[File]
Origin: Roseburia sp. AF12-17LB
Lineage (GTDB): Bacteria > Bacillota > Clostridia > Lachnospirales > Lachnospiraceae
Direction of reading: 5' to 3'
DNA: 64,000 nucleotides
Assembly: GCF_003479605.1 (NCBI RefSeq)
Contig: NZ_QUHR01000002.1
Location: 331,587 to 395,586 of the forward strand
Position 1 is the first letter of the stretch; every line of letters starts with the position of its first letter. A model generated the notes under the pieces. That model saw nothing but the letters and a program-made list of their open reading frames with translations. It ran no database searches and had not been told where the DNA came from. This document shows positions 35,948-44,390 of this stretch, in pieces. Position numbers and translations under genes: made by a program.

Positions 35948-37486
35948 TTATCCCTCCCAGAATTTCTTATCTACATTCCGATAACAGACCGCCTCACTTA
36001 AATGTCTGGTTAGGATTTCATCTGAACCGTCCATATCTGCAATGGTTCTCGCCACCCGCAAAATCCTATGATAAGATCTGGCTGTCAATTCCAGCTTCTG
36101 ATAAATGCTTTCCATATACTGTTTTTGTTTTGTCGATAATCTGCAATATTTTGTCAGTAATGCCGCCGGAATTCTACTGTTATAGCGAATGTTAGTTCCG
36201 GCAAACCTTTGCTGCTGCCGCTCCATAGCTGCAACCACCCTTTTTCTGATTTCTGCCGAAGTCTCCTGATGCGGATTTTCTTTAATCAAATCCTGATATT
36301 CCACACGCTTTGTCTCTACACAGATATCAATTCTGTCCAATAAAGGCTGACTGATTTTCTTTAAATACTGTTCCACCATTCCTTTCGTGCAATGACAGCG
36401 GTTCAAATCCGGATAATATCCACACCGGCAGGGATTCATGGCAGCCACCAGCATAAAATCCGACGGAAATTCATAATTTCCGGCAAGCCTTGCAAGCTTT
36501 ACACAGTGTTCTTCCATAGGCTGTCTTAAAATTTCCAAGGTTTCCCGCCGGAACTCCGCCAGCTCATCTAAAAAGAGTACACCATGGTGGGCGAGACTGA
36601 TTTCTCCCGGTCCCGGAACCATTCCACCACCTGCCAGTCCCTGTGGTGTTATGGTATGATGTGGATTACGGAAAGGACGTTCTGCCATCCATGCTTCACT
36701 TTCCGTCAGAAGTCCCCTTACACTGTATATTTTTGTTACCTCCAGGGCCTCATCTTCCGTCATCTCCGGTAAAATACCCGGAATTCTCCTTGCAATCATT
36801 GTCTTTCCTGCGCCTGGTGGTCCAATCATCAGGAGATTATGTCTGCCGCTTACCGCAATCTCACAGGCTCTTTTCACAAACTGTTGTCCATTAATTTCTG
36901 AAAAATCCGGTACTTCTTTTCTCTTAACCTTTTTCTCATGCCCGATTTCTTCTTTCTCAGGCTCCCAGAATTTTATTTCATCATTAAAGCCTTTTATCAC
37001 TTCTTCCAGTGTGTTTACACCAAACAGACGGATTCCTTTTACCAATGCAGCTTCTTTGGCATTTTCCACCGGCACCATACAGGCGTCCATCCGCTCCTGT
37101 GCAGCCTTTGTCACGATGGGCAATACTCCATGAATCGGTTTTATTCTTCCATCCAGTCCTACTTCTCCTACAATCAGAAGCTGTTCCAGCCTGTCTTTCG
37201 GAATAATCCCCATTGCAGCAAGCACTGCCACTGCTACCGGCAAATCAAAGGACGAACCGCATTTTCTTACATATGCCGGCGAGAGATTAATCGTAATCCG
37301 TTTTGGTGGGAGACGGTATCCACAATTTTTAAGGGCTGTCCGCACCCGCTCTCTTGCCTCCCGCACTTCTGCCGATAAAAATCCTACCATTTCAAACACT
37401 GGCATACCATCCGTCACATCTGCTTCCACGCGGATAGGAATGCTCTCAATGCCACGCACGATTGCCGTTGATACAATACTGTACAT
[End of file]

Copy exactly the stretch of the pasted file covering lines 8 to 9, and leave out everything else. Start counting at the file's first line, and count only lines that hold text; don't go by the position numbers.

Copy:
Position 1 is the first letter of the stretch; every line of letters starts with the position of its first letter. A model generated the notes under the pieces. That model saw nothing but the letters and a program-made list of their open reading frames with translations. It ran no database searches and had not been told where the DNA came from. This document shows positions 35,948-44,390 of this stretch, in pieces. Position numbers and translations under genes: made by a program.

Positions 35948-37486